"[M]y expectations were high for an inspiring evening of choral music from Coro Allegro, directed by Hodgkins – and I was not in the least disappointed. … I could not help but imagine [J.S. Bach] empathically sympathizing with the spiritually boundless reverence invoked by the harmonic ingenuity of these sacred choral works passionately forged upon the roots of Eastern Orthodox liturgical tradition. And through Coro Allegro’s stunning interpretation, that reverence was profoundly transmitted through them to a deeply grateful audience. … [T]he sound was glorious, ringing out a broad and color-rich orchestral spectrum that made the harmonic complexity of Rachmaninoff’s homophony sound like it effortlessly tuned itself. … Regarding this performance and the place of the arts in our spiritual lives, I cannot imagine a more exemplary religious expression of 'intelligence on fire'."
"The ample challenges of the work were more than competently met by the chorus, whose attention to detail and diction made the printed version of the text in the program all but unnecessary. Accompanied movements held the chorus in bold delineation against the orchestral accompaniment, while the a capella fifth movement flourished in a well-balanced conception. … Sunday morning’s premiere ended with a much-deserved standing ovation that somehow reinforced the performance, rather than religious, aspect of the work."
"The chorus deftly negotiated the Baroque alongside the more Brahmsian gestures, providing a seamless marriage of old and new. … [T]he presentation by Coro Allegro, assisted by Richard Knisley as Death and Fenwick Smith on the flute was one of the most profound experiences I’ve witnessed at a choral concert in recent memory. … Coro Allegro’s entire performance was an elegant meditation on this most perplexing and difficult of subjects."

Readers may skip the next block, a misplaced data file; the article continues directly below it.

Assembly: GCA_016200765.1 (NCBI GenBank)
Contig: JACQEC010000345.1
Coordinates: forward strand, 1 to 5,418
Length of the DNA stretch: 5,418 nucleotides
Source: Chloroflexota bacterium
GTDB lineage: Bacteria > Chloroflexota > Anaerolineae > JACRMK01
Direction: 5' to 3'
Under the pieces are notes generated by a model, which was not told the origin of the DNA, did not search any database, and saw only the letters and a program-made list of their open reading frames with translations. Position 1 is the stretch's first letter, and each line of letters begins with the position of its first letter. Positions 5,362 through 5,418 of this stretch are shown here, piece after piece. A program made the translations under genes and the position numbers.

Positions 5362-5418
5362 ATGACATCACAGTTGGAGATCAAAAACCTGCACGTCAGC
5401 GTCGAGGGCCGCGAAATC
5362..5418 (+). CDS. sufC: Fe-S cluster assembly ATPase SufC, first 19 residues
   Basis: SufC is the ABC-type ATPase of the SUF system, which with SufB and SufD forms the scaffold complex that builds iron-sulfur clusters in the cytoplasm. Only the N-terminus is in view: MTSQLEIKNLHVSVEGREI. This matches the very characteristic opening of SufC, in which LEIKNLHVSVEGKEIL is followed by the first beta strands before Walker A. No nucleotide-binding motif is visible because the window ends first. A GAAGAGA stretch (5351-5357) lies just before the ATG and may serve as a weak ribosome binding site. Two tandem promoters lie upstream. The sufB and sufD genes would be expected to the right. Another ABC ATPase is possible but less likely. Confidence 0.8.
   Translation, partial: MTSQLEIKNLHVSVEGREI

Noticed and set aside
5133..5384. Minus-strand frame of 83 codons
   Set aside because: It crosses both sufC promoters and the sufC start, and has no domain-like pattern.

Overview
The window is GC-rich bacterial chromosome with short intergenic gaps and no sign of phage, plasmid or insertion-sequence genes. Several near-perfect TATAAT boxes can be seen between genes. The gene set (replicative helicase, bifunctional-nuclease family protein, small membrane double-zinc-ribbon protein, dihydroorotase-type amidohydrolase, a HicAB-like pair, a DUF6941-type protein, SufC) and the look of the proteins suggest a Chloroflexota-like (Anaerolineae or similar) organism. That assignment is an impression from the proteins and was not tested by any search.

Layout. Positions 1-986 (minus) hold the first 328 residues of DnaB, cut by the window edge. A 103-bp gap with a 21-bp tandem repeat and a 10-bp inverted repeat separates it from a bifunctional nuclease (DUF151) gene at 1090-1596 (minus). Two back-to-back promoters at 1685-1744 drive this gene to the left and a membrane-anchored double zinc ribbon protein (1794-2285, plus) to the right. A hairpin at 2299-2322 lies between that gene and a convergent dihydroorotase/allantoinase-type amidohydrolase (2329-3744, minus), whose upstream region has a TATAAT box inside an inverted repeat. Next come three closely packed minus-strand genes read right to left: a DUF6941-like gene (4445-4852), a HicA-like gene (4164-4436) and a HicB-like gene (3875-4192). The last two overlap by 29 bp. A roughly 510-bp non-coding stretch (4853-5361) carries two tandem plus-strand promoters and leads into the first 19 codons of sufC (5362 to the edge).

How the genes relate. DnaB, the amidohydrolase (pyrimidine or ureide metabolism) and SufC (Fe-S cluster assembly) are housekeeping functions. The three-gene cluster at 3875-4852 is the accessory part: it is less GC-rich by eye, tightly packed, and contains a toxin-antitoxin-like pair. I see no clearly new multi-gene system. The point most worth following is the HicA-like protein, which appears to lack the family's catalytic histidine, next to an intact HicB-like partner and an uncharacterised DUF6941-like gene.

"In a city teeming with fine choral ensembles, Coro Allegro, under the direction of David Hodgkins, occupies a unique and distinguished position. … The long choral lines … made one admire the pleasing balance the chorus achieved between warmth (i.e., vibrato) and purity of blend; and dynamics throughout were impressively nuanced. As a choral veteran, your reviewer can attest that even talented choruses find gradual diminuendos considerably more challenging than crescendos; all too often a composer’s request for an extended tapering-off results in a rather dramatic, sudden plunge in volume. Coro Allegro provided a fine example of what concentration and practiced control can achieve. … Mr. Hodgkins, the excellent quartet of soloists, Coro Allegro and its superb orchestra, the composer, and the librettist received a well-deserved standing ovation."